THE Motumo Trading Post, situated on the foot of the Motumo mountainside at the threshold of Botlokwa along the N1 highway, has been a white elephant for quite sometimes, triggering an aura of dejection among the locals who see the establishment as a waste of taxpayer’s money.
However, there is an overwhelming atmosphere of jubilation after Capricorn District Municipality (CDM) announced that plans are afoot to rehabilitate the facility following years of vandalism and decay.
The R22-million government facility, which was officially opened by former Deputy Minister of Environmental Affairs and Tourism, Rejoice Mabudafhasi on July 13 2006, was erected on top of several graves of the Motumo people who lived there in 1800s before relocating to current-day Matseke village.
The small mountains are still regarded as sacred by nearby communities who used to conduct traditional clan rituals back in the day.
The yellowish rondavel setup, which is situated along the N1 highway between Polokwane and Makhado, was meant to stimulate local economy and create hundreds of jobs for the rural residents.
After its launch, ownership challenges emerged and the local traditional council wanted to be part of the running of the project, effectively forcing CDM to approach the department [Environmental Affairs and Tourism] to have the trading post to be transferred to the district municipality.
The intention was that stores and other facilities would allow locals to sell crafts and cater for tourists.
The centre has chalets, conference facilities, restaurants, sports amenities and game farm but very little has come of the project.
At some stage, more than 70 locals occupied the premises on a regular basis but most have long abandoned their stalls, saying they received little support from the national tourism department, which initiated the project.
Scores of people used the facility on a weekly basis for catering and beading.
Art students brought on site by the district municipality have since left because they claimed the municipality had stopped paying their stipends.
Expressing her displeasure over the Motumo Trading Post, local resident, Makosha Mphasha said very little has happened since 2006.
She complained that: “It’s been a while since there has been no activity there… The projects there have yielded little dividends over the years. Some of us really don’t know what the government’s intention was in the first place. Every time I pass by there, I only see waste of taxpayers’ money. It’s a crying shame.”
Spokesperson for the Limpopo Tourism Agency, Mike Tauatsoala, said the project was not particularly their responsibility but of CDM.
The district municipality has announced a comprehensive masterplan to revitalise the decaying complex.
The powers that be at 41 Biccard Street, the council sitting of CDM, will first have to acquire the land on which the trading post is located on before the rehabilitation work commences.
A service provider will then be appointed at an un-approximated amount to run the facility on behalf of CDM.
Executive Mayor John Mpe, said the apparent mêlée at the trading post was a long-drawn-out process and as a result, security was compromised and the multimillion property began to suffer from vandalism and malicious damage.
“When CDM took over the ownership from the national department, the property was in dire of need of refurbishments. To that end, CDM made significant advances to refurbish the site but due to limited funding, the site could not get a total overhaul as it was initially intended. The ownership challenges we experienced are that CDM is not a registered owner of the portion of the farm on which it is, however, the provincial Department of Public Works and South African National Road Agency Limited share ownership of the land. Our district municipality then approached them to be given the rights to develop it on behalf of government. At the moment, we have just completed a feasibility study for a public-private partnership and it has been discovered during the study that the land on the site is under claim which we are busy trying to verify. Once this is done, CDM will apply to obtain rights to develop and manage the site”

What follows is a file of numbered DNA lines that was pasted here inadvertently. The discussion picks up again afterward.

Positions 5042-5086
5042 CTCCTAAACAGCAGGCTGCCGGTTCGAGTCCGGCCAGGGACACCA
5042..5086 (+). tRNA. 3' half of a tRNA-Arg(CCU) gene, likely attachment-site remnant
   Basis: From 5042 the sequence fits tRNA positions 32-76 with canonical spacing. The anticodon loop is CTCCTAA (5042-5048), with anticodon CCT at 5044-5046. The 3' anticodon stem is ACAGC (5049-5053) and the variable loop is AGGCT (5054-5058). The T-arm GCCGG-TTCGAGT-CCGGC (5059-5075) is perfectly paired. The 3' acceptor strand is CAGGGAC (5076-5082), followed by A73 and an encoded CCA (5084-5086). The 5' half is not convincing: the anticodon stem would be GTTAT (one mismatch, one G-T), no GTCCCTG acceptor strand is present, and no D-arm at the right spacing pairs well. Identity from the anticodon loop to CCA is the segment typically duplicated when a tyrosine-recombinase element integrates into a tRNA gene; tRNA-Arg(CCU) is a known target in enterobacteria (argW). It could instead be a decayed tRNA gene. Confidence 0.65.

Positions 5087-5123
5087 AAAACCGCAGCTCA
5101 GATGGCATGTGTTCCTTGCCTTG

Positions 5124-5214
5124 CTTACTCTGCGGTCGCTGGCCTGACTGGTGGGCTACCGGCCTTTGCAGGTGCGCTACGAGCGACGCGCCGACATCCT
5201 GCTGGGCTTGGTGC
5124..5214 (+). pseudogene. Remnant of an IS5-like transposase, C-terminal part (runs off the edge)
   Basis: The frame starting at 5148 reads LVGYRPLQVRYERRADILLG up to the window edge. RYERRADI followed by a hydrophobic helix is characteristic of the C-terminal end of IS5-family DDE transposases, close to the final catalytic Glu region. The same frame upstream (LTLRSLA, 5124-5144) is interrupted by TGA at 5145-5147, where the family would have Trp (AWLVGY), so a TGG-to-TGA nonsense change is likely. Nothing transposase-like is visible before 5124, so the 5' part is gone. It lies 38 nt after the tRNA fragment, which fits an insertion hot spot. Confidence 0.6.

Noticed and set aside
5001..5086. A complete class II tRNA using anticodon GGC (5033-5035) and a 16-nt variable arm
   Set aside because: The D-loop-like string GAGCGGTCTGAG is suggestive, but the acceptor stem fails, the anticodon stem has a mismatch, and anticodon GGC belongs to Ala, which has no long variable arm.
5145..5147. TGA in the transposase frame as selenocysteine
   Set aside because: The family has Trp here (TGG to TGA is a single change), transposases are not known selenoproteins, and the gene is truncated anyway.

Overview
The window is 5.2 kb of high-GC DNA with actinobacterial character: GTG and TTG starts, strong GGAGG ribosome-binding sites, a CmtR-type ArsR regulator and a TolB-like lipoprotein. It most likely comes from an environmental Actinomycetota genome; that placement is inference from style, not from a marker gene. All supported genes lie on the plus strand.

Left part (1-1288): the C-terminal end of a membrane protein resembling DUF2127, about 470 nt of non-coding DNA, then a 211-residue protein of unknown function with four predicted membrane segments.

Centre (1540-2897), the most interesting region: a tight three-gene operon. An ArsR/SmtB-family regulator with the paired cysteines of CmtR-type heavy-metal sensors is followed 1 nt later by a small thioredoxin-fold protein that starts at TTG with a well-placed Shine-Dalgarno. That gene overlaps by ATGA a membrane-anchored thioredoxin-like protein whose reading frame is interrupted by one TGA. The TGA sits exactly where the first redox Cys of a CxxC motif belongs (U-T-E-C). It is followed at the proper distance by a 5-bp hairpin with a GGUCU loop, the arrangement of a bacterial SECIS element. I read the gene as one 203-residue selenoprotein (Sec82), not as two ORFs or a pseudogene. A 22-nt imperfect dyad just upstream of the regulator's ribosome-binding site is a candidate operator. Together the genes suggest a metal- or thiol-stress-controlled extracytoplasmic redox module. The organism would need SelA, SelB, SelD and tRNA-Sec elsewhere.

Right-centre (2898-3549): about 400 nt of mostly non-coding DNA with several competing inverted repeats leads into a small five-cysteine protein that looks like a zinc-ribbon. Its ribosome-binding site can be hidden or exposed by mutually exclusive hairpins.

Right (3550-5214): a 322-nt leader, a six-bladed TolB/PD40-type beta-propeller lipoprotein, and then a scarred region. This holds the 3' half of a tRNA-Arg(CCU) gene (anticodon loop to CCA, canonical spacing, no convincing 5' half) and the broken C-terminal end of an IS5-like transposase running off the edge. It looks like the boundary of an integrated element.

The site, which is located on the De Gladde Klipkop farm, is inclusive of a conference facility with a maximum carrying capacity of 200 persons, four breakaway rooms with a carrying capacity of 40 people, a kitchen, restaurant, workshops, swimming pool, tennis court, clubhouse, lapa and ablution facilities.
The Machaka Game Lodge, a 110-hectare nature reserve is situated across the road on the opposite side of the conference facility.
The site includes 11chalets, two sleepers with thatched roofs located on the Klipbok farm.
The information centre at the Tropic of Capricorn, a site approximately 350m2, is a further 10 kilometres from the conference facility to the north of the N1 highway towards the town of Makhado. The information centre comprises market stalls, an information office, and ablution facilities.
The needle of the Tropic of Capricorn, which is found here; is 15metres high and mounted on a “koppie” on a farm portion of The Grange.
The parallel of latitude that is approximately 23¹/₂ degrees south of the equator reached by the overhead sun, is marked by the Dwars River which runs a heartbeat from the Motumo Trading Post.
Little has been done to turn the Tropic of Capricorn monument at the Mabjaneng mountains into a mega tourist attraction.
Once rehabilitation of the Motumo Trading Post is completed, visitors can still do their shopping at the nearby Botlokwa Mall just after the multimillion state-of-the-art bridge which was recently opened by President Jacob Zuma amid fanfare.